...where distraction is the main attraction.

Wednesday, August 15, 2007

Though the goal of this blog is to be a wit machine. I'm leading with the events that originally inspired me to start bloggin'. I promise to follow up with something lighter...


In the span of 24 hours Ingmar Bergman, Michelangelo Antonioni, Bill Walsh, and Tom Snyder left this life. If one is a particularly spiritual person, how does that sit? These four were taken away, but gems like this fellow remain. I can’t imagine that bodes well for those of us still living, if you believe there are reasons for these sorts of things. To me they were people to whom I've associated images from memories and moments.

I can’t say that I’m Bergman freak. Viewing his films proves difficult for me. Nine years ago, I thought I’d start somewhere near the beginning and end of his career and work my way to the middle.

Smiles of a Summer Night was interesting, but I found it much too unhappy (and not funny enough) to be called a “comedy” as it often is. With this distance now, I see it as a comedy in the more old fashioned, almost Shakespearean sense – a comedy of errors, and scheming, between the sexes. Though, I think, Rules of the Game annihilates it (and every other such comedy, past or present), it wasn’t bad and it was surprisingly sexy. There’s a particular undressing sequence that remains in memory.

From there I rented Fanny and Alexander. Thought I was starting with the easy stuff, the lighter things. And perhaps I was. But I only got about one hour into F&A when I had to shut it off, gripped by my first taste of full blown adult melancholy. And it didn’t go away, for 48 hours. This I cannot explain. But I can remember it, like a flavor. Once our California move is complete I’ll rent the Criterion Collection version of F&A and try it again. That melancholy has since become rather familiar to me, so I have no fear of that movie anymore. But it did take 7 years before I watched another Bergman film.

Persona proved perversely pleasurable. I finally couldn’t resist those two lovely Nordic blondes on the poster/DVD cover. And I’m a big fan of duality stories. The avant-garde freakout in the beginning of the movie is spectacular. I don’t gasp often, but I think I gasped at the beginning of the sequence, the middle (is that a flash frame of a big erection in a 1966 film?), and the end…when the story actually begins. Then later the film literally (actual definition of the word literally) melts down, then it propels back to the story which itself seems to have been pushed into a different dimension. And I was riveted by the xtended erotic monologue, which kept going and going and pushing cinema into a more mature place from which it could never return. So, yes, I’m a fan of that one.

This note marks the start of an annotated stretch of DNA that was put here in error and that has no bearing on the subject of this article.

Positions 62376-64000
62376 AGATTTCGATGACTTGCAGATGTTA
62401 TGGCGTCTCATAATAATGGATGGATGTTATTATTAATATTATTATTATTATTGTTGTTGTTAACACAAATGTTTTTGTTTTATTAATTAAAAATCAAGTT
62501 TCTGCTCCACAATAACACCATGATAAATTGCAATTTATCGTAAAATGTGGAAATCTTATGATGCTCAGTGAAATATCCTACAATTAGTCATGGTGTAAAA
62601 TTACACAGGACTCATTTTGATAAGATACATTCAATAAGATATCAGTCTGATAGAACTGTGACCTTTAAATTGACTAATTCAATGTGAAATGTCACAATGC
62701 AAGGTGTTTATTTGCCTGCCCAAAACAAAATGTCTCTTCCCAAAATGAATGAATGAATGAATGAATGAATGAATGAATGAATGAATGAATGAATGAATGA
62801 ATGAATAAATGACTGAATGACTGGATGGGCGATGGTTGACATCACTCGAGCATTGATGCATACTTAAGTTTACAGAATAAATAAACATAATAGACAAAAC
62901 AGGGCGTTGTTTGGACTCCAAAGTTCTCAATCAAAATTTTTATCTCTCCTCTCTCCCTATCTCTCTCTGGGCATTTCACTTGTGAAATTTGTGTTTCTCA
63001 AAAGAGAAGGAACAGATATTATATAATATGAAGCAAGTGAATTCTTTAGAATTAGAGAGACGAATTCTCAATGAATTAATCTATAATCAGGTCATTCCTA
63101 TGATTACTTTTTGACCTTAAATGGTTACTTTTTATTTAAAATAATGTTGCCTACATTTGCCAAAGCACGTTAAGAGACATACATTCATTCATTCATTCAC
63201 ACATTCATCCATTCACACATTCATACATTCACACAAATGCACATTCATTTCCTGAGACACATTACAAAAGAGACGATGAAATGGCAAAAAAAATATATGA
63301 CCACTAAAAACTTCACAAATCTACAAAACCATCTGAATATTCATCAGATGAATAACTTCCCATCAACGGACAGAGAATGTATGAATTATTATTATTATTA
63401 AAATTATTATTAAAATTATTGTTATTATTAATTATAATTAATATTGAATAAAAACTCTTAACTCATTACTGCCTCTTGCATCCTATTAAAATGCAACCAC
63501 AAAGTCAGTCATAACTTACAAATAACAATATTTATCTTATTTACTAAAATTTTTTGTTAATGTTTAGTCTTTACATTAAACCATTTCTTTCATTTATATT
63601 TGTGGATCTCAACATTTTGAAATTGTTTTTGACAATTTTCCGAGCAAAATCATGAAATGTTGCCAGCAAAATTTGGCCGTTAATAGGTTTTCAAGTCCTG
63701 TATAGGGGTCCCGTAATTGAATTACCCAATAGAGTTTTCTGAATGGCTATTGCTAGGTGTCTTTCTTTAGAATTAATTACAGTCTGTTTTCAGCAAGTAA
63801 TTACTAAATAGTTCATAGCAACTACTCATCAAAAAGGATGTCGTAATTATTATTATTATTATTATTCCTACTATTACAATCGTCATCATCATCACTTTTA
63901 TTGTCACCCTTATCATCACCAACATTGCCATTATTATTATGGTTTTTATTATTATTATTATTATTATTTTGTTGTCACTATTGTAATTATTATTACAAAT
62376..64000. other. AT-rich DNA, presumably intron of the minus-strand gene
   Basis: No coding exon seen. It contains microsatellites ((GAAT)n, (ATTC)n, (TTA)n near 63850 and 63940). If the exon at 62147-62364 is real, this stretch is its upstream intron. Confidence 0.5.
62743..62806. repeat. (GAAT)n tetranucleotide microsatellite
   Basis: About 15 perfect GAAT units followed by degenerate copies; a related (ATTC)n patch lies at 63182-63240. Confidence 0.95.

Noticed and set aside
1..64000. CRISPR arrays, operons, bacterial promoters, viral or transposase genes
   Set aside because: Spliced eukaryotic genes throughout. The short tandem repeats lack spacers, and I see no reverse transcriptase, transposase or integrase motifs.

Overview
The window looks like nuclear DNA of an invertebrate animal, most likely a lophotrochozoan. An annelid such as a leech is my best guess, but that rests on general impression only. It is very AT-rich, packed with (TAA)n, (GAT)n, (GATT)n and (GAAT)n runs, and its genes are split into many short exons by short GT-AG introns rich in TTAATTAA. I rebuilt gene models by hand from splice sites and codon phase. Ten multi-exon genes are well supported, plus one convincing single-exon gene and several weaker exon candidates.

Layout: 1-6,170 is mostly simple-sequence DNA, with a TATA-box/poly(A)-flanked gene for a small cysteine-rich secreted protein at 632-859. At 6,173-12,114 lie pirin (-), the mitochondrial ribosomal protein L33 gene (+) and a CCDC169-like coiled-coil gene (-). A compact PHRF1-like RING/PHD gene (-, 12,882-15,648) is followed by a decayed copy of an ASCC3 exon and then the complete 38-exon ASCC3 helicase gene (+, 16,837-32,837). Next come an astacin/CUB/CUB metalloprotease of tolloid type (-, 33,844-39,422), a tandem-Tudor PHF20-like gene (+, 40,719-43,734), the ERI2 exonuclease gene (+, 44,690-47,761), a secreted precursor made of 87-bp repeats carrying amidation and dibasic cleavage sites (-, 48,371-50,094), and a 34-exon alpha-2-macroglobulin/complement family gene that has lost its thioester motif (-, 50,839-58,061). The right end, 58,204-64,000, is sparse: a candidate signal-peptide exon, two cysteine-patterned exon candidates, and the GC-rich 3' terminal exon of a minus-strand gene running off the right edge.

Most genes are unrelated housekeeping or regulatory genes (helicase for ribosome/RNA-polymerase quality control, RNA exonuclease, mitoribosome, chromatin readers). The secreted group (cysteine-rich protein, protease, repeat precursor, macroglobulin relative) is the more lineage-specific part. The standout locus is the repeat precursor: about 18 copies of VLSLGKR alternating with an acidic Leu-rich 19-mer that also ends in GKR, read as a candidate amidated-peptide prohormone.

Antonioni has proven more elusive to me. L’Aventtura is lovely, in a depressed empty-soul sort of way. The cinematography is fantastic. The acting, in Italian terms, restrained and subtle. And the mice-en-scene does all of the storytelling. It’s a very visual film. Very quiet. Barren of people. From what I can tell, this is a theme that Michelangelo A. returns to in most of his films. I’d describe Red Desert, but it would be in almost the same terms as L’Aventtura. The main differences are that Desert is in color and wide-screen, 1.85:1. The color (per the title) is actually the most memorable part of the film. And Monica Vitta is easy on the eyes. I saw the film (on film, not video) during film school. I remember the movie to be almost hypnotic in its rhythms, or maybe I was hungover at the time and just fell asleep. More to the point, Antonioni created visual stories of emptiness, loss, and wandering better than anyone else – though many have tried. A completely separate memory of Antonioni: Syd Field used to hang out with him, called him Il Maestro. Would have loved to have been there for those conversations.

Bill Walsh, Mr. West-Coast-Offense-that-later-became-the-offense-every-NFL-team-used Guy. His name is like a radio ad jingle from my pre-pubescent years. I don’t know much about him personally, aside from the fact that he was one of the first true intellectual coaches, too bad he used it to help the 49ers rather than say, the Jets. It’s safe to say that he changed coaching and strategy in this country’s leading sport mostly on his own, and then lost the battle with leukemia…

…as did Tom Snyder. Tom was a full generation ahead of his time. His informal, but directly challenging approach to televised interviews brought more artists and fringe figures than any other journalist at the time. He interviewed Kiss, Ayn Rand, and Johnny Rotten when the networks were searching out British royalty. He gave the final John Lennon interview. Like Mr. Walsh he’s also a distant memory figure from my childhood, as my parents used to watch him on ABC and (the young) CNBC in the late ‘80s and early ‘90s. I remember him to be much more fun than Larry King (whom we also watched, unfortunately). I remember his habit of talking to his off-camera crew, which was both funny and engaging since no one else did that back then. And I like his opening line from his Tomorrow show, "Fire up a colortini, sit back, relax, and watch the pictures, now, as they fly through the air."

New artists, journalists, and sports leaders will ascend, establish their imprint in our consciousness, and later fade away. But no one replaces Bergman, Antonioni, Walsh, and Snyder. For all of us, July 29th was a better day than the next because these four men were alive. But for them, all in pain, July 29th was not a better day. The next day was the better day. And somehow, some of us will have to learn that the next day will be a better day as well.

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